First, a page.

Hybrid Tax Rebates Expiring

Hybrid cars are a trade-off. You’ll get great gas mileage and pollute less with one, but you’ll also pay a substantial amount more for the technology. In order to encourage sales of hybrids and other low-pollution vehicles, the government offers tax breaks to buyers.  The hybrid tax credits are usually between $2,000 and $3,000, and help decrease the cost for consumers. Those tax breaks are slowly dwindling down to nothing for popular hybrid brands like Toyota and Honda.

The tax incentives are vital to making hybrids an economical choice for consumers. With tax incentives, the cost difference between a hybrid and a similarly-equipped non-hybrid car is so high that it takes about 10 years for the gas savings to make up the difference. Without the tax incentives, it could take as long as 16 years to break even, The Wall Street Journal reports
Tax credits start decreasing when a carmaker sells 60,000 vehicles that qualify.  The clean diesels now offered by Volkswagen and Mercedes-Benz are included in the list. Toyota passed that number in 2006 and Honda hit it in 2007. The Prius and other Toyota hybrids have no tax breaks to encourage their purchase.  Honda hybrids come with a small credit, but that will be disappearing at the end of the year.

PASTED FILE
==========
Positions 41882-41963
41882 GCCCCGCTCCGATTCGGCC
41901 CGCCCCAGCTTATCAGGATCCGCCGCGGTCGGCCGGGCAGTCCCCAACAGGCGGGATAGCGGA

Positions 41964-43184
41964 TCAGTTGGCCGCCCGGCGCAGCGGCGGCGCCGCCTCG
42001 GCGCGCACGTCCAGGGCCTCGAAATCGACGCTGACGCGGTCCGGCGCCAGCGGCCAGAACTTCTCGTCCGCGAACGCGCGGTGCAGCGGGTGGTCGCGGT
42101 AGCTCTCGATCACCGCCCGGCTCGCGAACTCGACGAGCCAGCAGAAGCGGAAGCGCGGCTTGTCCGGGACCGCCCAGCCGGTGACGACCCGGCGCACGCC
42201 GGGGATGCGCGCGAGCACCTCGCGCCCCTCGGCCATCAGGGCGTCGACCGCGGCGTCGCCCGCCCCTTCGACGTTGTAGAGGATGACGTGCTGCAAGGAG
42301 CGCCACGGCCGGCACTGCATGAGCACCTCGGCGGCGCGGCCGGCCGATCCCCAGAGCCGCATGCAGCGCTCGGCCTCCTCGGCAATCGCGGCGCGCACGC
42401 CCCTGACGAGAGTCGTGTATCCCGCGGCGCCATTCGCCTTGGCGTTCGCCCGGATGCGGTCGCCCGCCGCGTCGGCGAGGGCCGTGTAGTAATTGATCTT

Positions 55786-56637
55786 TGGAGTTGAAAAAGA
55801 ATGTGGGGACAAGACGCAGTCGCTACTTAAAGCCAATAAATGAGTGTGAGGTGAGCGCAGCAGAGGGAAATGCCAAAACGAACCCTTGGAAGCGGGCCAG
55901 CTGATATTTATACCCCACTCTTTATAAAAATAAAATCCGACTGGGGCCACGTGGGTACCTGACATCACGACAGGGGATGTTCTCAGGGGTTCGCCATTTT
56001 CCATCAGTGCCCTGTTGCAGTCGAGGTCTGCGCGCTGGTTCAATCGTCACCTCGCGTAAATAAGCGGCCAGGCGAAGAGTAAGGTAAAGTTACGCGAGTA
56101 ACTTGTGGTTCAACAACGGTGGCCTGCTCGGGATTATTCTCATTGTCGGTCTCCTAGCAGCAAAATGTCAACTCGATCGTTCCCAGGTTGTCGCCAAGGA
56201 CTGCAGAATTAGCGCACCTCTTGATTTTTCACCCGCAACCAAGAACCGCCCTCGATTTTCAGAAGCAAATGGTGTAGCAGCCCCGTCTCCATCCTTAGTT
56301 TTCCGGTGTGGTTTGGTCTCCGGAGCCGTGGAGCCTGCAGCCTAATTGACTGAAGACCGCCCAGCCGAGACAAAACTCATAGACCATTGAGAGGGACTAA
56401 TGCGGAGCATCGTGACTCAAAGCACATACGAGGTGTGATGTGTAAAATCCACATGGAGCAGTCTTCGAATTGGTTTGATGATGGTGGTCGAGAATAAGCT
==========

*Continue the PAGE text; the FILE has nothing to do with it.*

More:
Honda and Toyota are the only carmakers to have sold 60,000 qualifying vehicles at this time, so their hybrid cars and SUVs won’t come with rebates as high as other makes.  If you’re in the market for a hybrid, make sure to check what kind of tax credit you’ll get on it.

Toyota Prius Picture

Toyota’s Prius is no longer eligible for tax credits, but many other hybrids are.